Oct. 2, 2012 -- The polls open today in Ohio, the second battleground state to open up early in-person voting to residents. Last week Iowa became the first battleground state to begin early voting.
Ohio is one of 32 states (plus the District of Columbia) that allows no-excuse early voting, meaning that any registered voter can head to the polls before election day and cast their ballot.
The Secretary of State's office reports that more than 920,000 absentee ballot applications have been received statewide already by county boards of elections in the Buckeye state. Ohio currently boasts 7.8 million registered voters- those voters have 35 days to get to a voting location or mail in their ballot.
Early voting has become an increasing popular form of voting in recent years. Over the past severals the number of voters voting early or by absentee has increased by 50 percent each cycle. This year the number is expected to continue to increase.
Last week, Iowa became the first battleground state to open up the polls for early voters. Voters across the state gathered as early as 6:45 a.m. to walk over to the their voting locations together. For the most part, early voters in the state will not cast their ballot at a polling site, but will go to their county courthouses.
While the number of voters who turned out this morning to be the first to cast their ballots in the Hawkeye state is not yet available, over 185,000 absentee ballots have been requested, and just over 3,500 have been returned, according to the Iowa Secretary of State's office.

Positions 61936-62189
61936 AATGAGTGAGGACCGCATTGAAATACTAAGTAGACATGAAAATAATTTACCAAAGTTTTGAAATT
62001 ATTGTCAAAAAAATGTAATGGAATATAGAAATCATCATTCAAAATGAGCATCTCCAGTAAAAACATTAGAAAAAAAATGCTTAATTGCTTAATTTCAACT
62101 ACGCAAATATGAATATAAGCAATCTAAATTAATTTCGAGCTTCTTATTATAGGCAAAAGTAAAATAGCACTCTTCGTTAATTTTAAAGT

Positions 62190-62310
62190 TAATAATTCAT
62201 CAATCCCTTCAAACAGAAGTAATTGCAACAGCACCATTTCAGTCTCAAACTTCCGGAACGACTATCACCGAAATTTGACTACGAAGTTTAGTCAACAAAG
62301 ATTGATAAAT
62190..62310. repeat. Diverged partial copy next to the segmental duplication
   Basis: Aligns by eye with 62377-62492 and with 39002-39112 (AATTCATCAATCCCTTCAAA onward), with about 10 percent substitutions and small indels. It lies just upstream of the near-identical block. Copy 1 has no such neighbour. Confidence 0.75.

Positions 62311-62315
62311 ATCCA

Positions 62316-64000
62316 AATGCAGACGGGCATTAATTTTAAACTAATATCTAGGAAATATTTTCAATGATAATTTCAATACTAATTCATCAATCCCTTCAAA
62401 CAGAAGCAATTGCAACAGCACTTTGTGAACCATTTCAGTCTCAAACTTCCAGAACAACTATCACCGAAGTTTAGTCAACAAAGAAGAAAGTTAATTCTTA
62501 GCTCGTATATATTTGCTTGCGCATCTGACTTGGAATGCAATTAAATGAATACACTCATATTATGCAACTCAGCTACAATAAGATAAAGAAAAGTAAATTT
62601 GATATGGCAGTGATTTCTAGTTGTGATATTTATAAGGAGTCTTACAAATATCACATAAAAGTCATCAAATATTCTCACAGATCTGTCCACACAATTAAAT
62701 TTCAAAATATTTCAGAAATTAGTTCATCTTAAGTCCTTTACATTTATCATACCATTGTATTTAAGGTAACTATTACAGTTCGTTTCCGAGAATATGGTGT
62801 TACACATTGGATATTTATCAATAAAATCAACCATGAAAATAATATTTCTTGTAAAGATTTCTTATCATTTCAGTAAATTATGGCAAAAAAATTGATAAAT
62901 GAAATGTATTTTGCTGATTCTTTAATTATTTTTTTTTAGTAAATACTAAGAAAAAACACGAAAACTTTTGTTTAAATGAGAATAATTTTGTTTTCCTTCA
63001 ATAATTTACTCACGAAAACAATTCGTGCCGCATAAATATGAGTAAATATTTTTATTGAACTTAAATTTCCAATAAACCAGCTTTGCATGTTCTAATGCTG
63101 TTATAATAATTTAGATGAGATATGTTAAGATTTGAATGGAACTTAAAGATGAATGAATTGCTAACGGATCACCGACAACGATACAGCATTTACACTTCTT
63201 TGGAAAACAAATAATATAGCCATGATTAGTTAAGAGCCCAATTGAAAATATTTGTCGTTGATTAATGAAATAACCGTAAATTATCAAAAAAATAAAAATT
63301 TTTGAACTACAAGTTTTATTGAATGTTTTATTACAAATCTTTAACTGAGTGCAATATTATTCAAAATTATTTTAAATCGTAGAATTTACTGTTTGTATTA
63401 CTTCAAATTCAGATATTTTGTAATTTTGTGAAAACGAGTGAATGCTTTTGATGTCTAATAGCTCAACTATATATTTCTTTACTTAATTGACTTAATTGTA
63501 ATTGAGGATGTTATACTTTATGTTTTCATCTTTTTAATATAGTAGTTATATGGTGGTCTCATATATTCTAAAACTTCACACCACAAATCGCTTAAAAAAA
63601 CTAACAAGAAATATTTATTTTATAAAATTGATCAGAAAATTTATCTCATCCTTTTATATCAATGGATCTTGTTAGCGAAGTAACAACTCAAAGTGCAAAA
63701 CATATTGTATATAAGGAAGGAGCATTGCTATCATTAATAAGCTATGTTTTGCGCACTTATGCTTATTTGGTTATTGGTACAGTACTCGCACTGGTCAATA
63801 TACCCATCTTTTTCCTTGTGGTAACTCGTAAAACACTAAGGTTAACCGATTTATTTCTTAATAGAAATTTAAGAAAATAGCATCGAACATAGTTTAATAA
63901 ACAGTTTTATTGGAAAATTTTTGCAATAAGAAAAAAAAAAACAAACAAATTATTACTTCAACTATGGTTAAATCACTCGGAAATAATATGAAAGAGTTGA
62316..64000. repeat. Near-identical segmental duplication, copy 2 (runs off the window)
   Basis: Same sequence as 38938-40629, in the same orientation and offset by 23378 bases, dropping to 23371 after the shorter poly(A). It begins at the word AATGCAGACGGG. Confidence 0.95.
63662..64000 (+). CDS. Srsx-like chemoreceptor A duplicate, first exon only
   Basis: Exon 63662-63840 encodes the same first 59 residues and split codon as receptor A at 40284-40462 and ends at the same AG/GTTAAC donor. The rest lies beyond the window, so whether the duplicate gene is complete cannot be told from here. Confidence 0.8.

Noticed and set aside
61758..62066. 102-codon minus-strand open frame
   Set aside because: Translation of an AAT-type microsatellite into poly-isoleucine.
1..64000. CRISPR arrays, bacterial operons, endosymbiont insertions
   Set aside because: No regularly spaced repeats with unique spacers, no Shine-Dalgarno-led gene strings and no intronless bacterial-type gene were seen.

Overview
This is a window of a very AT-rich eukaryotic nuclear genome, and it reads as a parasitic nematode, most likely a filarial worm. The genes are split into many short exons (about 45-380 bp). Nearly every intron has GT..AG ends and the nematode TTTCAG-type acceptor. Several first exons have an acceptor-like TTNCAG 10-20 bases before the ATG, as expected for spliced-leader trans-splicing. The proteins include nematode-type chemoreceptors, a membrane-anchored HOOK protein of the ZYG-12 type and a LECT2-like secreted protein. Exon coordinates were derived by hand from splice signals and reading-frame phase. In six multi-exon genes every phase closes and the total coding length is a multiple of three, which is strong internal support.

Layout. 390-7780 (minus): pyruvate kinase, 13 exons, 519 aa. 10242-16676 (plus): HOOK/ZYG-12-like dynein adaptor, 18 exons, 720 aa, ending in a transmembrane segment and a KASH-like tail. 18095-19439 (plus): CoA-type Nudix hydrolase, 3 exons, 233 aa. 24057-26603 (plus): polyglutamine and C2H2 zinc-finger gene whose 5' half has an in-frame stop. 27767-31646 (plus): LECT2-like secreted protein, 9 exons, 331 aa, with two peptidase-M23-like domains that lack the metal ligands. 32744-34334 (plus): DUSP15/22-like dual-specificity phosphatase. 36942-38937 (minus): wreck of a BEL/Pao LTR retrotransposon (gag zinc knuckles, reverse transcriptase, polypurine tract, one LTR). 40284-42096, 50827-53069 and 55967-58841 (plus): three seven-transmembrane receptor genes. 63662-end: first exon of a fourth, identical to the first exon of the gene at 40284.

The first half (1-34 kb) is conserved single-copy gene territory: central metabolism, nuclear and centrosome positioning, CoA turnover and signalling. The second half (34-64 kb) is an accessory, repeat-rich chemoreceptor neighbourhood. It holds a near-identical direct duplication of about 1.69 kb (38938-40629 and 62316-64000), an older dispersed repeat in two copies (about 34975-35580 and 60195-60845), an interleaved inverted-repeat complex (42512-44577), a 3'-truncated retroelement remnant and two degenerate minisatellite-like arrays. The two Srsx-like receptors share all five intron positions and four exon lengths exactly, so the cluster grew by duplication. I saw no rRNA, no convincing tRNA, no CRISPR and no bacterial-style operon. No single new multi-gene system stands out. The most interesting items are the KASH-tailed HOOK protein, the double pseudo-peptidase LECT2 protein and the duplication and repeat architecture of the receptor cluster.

So far, those ballots tilt heavily towards the Democrats. About 119,000 of the 185,000 requested are from registered Democrats, while a little more than 24,000 are from registered Republicans. The remaining ballots come from voters registered as "no party" or "other." Republicans do boast an advantage in terms of total registered voters in the state, however, with about 620,000 to 602,000, according to figures from the secretary of state's office.
While both parties in the state have made a push to encourage voters to vote by mail, Democrats and Republicans take a different strategy in the types of voter they're targeting. Democrats are mostly talking to their base voters when it comes to mobilizing people to vote by mail or come out to the polls and cast their vote early. Those supporters who are definitely going to vote, it's just a question of when, a Democratic source in Iowa told ABC News.
Republicans are focusing more on voters that they deem less likely to vote on election day, a GOP source said.